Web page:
But the prime minister repeated today that he would coordinate the eventual pullout. “The withdrawal of our troops certainly won’t be unilateral, but agreed with our allies.”

The Communist and Green parties demanded in parliament an immediate end to the Iraq mission, while the largest opposition party, the Democrats of the Left (DS), demanded an apology. “We believe that the government of the United States should say sorry,” DS leader Piero Fassino said in a speech.


Although the military inquiry is closed, Italian magistrates are pursuing their own investigations and Berlusconi said the government would give its full support to their efforts. “We remain committed to doing everything possible to uncover the truth behind what went on and the eventual responsibility for the tragic death of a heroic servant of the Republic,” he said, flanked by senior cabinet ministers.

The Italian report accused U.S. troops of failing to set up “the most elementary precautions” to warn drivers in the approach of a checkpoint, calling the planning and execution of the road block “careless to say the least”.

The US pinned much of the blame on the Italian driver, saying he had been driving too fast, and on a lack of communication from Italy over its secret hostage mission.

“The discrepancies over the causes and modality of this tragic accident proved to be irreconcilable … and I am certainly not going to be the one to minimise the scale of the disagreement,” Berlusconi said.

[Bold face emphasis added – Ed]


BBC Report

The 52-page document published by the Italian intelligence services queries the US military’s procedures, but does not find evidence that soldiers deliberately sought to kill Calipari. The Italian report concurs with the US inquiry’s finding about the Italian officer’s warning to his US aide about the rescue operation.

While agreeing on many other points, the Italian version:

  • emphasises the lack of warning signals – such as signs, bright cones, concertina wire – given to motorists of an impending roadblock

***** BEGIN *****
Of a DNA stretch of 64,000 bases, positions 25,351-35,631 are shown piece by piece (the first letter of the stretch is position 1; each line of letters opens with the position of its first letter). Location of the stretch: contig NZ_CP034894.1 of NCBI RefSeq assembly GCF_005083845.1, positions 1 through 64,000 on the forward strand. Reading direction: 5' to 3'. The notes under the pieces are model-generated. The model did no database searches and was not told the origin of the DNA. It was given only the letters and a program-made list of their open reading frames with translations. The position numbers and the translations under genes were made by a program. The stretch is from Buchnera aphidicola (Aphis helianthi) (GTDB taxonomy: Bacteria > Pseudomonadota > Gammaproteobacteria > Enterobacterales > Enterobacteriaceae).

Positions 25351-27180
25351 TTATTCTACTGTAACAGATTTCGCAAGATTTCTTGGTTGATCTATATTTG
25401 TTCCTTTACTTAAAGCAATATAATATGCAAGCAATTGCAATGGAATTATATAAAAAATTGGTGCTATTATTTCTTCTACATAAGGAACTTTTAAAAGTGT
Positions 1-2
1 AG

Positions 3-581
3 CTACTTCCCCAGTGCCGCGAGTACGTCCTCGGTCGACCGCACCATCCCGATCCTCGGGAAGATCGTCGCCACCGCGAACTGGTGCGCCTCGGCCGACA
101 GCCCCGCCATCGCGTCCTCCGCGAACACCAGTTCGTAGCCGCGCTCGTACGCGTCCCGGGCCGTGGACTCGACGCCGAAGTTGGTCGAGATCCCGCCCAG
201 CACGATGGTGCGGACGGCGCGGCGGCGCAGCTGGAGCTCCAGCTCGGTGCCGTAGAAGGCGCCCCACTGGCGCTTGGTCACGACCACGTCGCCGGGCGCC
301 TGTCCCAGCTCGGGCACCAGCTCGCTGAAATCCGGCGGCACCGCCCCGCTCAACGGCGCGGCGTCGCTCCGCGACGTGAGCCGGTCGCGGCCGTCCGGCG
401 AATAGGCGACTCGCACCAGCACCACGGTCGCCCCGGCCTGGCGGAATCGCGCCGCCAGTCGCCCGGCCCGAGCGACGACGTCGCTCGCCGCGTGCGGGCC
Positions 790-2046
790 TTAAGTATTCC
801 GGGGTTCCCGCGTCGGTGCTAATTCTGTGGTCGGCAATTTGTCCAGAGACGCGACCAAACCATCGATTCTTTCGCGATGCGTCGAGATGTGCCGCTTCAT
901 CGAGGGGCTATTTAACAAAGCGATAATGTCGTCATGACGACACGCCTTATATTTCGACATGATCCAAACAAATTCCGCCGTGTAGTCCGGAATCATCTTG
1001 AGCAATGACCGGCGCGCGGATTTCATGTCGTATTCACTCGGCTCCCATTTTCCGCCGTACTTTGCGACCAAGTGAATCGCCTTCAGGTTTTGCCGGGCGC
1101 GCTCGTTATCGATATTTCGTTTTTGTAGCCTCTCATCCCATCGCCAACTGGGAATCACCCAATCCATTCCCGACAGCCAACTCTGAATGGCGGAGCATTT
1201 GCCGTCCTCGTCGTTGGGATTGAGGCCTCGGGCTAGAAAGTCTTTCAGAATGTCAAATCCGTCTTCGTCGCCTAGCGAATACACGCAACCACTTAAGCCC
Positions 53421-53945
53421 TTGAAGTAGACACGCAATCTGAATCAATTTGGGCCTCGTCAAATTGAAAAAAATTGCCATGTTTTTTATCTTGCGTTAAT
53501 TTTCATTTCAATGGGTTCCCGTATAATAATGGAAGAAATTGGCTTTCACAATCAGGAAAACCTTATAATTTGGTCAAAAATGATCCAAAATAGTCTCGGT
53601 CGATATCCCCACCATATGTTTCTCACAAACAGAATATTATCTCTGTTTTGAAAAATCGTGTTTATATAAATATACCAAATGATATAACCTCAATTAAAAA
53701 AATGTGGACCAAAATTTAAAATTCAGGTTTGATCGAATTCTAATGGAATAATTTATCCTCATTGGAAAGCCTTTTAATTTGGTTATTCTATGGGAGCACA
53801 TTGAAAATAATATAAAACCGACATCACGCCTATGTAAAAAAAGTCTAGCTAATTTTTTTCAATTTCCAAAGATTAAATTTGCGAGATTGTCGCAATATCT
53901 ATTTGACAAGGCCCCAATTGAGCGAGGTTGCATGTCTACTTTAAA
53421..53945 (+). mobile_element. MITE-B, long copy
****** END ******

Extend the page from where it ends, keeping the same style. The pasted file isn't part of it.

• says the vehicle speed was half that reported by the Americans, denies there was any acceleration and describes the time between the warning shots and follow-up fire as “excessively short”
  • notes that the immediate removal of the vehicles involved, and the destruction of the US soldiers’ duty logs, made “objective conclusions” impossible
  • reports that an Italian military commander was not allowed to visit the scene in the immediate aftermath while US officials were given access.

Rome prosecutors are conducting their own investigation into the shooting, involving the analysis of the car in which the Italians were travelling. Criminal charges could stem from their eventual findings.


In this photo released on Tuesday, March 8
by the Italian RAI TG1 national television,
military personnel are seen near a car said
to be that in which Italian journalist Mrs.
Giuliana Sgrena was traveling with secret
service operative Nicola Calipari, during

her release in Baghdad, Iraq.

Italian PM accused of editing report on agent’s death

Il Messaggero quoted Mr Berlusconi as saying, “the report must in no case be the starting point of a diplomatic conflict with the United States”. He “read, reread, corrected and tweaked” the report, before handing it back to military intelligence.

According to the press, that was why the report was published four hours later than originally announced.

Italian public opinion has been infuriated by the killing of Mr Calipari, regarded as a national hero who did nothing wrong, as he shepherded journalist Giuliana Sgrena to Baghdad airport after she had been freed from a month in captivity.

The two Italian representatives on a joint US-Italian inquiry into the shootings refused to sign off on the US account of the incident.

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Berlusconi Disputes US Report on Agent ¶ Stays Friendly with No Consequences ¶ UPDATED
/by Oui Fri May 6th, 2005 at 23:43:25 PST/

NEWS Items will be added as story develops.

Oui – Liberté – Egalité – Fraternité